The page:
Australian leaders who have ventured into the world of the physical have ended badly – Prime Minister Harold Holt, one who excelled in the water, disappeared under the surf in December 1967, an incident that prompted a range of fabulously exotic theories. (Was he the abductee of a Chinese submarine, lying in wait as he waded out?) John Howard, showing the originality that only comes with imitation, followed US President Bill Clinton in donning the tracksuit and running in Canberra.
This dribbling teenage scuffle is already taking shape – Australian politicians, small as they are, have decided to transform into truculent hair tugging pygmies, suggesting that the Russian President can’t attend the G20 summit, only to then claim that he can attend by “consensus”. A bad man, they have designated, though they are confused how that badness might be measured. The cranky spilt milk syndrome is bound to be more destructive than worthwhile, but the diplomats have decided to sit this one out.
Australia’s invertebrate opposition leader, Bill Shorten, showing the lack of imagination that one has come to expect from the government’s mirror in parliament, was convinced that Putin had to be given the rough treatment when coming to Brisbane in November. According to Shorten, Putin knew “more about what happened with MH17 than he’s let on”, which is tantamount to suggesting that Shorten knows even more than Putin. What’s there to talk about?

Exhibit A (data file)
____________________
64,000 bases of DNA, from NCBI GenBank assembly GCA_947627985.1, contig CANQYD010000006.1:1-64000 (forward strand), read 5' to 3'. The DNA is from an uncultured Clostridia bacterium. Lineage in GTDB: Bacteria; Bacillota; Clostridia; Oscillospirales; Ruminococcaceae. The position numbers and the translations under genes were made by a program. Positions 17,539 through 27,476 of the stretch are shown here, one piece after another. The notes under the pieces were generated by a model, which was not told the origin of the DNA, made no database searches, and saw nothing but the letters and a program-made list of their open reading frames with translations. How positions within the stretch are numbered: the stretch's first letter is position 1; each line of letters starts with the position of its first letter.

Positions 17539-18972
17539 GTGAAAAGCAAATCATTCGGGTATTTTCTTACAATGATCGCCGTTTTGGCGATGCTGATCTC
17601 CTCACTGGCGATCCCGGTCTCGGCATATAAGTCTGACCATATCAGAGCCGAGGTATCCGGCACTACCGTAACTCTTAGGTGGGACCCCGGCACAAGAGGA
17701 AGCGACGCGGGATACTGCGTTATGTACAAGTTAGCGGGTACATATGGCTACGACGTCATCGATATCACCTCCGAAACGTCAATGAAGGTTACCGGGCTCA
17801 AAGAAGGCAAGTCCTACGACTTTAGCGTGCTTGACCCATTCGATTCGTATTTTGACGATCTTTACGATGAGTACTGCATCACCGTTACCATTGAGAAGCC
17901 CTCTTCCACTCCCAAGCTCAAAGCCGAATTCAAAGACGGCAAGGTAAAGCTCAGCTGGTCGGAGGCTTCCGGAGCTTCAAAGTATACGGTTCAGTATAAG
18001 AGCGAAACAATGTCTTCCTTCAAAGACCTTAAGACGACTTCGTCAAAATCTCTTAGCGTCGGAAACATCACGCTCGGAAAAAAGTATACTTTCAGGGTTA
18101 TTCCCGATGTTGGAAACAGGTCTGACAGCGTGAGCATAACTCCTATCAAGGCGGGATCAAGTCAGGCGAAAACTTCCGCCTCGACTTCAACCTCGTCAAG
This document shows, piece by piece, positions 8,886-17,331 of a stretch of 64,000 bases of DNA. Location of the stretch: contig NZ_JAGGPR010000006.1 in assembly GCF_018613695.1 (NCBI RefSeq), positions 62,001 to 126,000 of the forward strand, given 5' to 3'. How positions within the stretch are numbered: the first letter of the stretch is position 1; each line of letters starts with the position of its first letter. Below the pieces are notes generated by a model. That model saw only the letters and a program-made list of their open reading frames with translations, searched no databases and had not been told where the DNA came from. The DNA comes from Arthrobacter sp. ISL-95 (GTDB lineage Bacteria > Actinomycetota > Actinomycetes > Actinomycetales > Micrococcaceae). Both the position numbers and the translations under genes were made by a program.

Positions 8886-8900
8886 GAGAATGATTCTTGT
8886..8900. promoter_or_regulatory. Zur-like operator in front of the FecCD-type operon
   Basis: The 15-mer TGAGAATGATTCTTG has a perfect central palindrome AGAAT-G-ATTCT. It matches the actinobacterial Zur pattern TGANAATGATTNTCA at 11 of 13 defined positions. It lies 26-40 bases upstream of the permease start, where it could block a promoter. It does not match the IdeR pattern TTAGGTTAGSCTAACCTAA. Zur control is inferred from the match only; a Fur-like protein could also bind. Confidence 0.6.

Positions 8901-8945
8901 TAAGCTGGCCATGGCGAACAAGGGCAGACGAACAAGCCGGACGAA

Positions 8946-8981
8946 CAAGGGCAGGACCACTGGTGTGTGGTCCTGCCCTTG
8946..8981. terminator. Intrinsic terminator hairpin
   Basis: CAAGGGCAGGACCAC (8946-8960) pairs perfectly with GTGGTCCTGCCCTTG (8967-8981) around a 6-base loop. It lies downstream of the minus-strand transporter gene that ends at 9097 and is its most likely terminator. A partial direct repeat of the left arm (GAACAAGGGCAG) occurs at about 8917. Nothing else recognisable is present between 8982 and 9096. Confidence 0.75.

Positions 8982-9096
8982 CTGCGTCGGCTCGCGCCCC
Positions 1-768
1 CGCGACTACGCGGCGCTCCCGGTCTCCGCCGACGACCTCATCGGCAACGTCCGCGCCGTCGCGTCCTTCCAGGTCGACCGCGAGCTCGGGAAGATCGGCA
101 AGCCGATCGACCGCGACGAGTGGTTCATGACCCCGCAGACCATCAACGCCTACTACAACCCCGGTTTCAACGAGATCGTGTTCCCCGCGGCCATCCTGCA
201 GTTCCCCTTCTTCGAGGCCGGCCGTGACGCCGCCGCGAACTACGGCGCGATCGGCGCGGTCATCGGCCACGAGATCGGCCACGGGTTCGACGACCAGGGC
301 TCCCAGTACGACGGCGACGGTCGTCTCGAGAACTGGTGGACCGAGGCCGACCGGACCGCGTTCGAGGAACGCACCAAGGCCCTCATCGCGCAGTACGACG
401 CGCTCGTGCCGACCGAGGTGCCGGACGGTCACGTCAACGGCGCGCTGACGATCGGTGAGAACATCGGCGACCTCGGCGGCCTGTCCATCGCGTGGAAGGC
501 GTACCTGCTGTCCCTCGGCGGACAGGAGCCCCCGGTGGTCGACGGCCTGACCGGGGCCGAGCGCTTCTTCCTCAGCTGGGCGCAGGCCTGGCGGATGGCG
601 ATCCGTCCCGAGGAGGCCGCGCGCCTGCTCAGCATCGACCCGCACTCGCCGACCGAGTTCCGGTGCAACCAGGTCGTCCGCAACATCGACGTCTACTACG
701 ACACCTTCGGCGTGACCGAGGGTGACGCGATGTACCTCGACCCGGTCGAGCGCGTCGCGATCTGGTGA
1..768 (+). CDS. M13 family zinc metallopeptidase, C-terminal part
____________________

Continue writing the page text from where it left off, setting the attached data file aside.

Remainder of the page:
A columnist writing for Pravda, the customarily savage Timothy Bancroft-Hinchey, made his charge with the retro-language of traditional East-West confrontation. Sterilize and wash your hands, he suggests to Putin, after shaking with Abbott at the G20 summit. “It is not about Ebola Virus Disease, it is about the disease called insolence and Australia’s colonial chip on its shoulder.” His advice to Putin, relayed by email to the Melbourne’s 3AW Radio Station, was to “grab the bastard”.
Leaving aside the Russophile sentiments of the piece, Bancroft-Hinchey is close enough on various points, and is bound to get a rise with his remarks about Australia’s crawling “around the legs of its colonial master, England or trying to crawl up the anatomy of London’s master, Washington”. International relations language can, in comparison, seem so dull.
Not all was plain sailing in the sea of rough rhetoric. The Tasmanian senator of the Palmer United Party, Jacqui Lambie, even found herself praising Russia’s hardest of hard men for “trying to find world peace where he possibly can”. The often unpredictable senator even went so far as to suggest that Abbott was overstepping the mark in pointing the finger of MH17’s downing. “Vladimir Putin did not pull the trigger. If Putin had had a choice, Putin would have made sure that didn’t happen.”
She had both an observation, and a suggestion. “The PM is no longer in the school yard. I would suggest the PM start acting like a PM and extend the olive branch out.” As Abbott had treated federal politics as the continuation of student politics by other means, a carnival of sorts is bound to ensue. May it be mercifully free of anatomical suggestion.
Dr. Binoy Kampmark was a Commonwealth Scholar at Selwyn College, Cambridge. He lectures at RMIT University, Melbourne. Email: firstname.lastname@example.org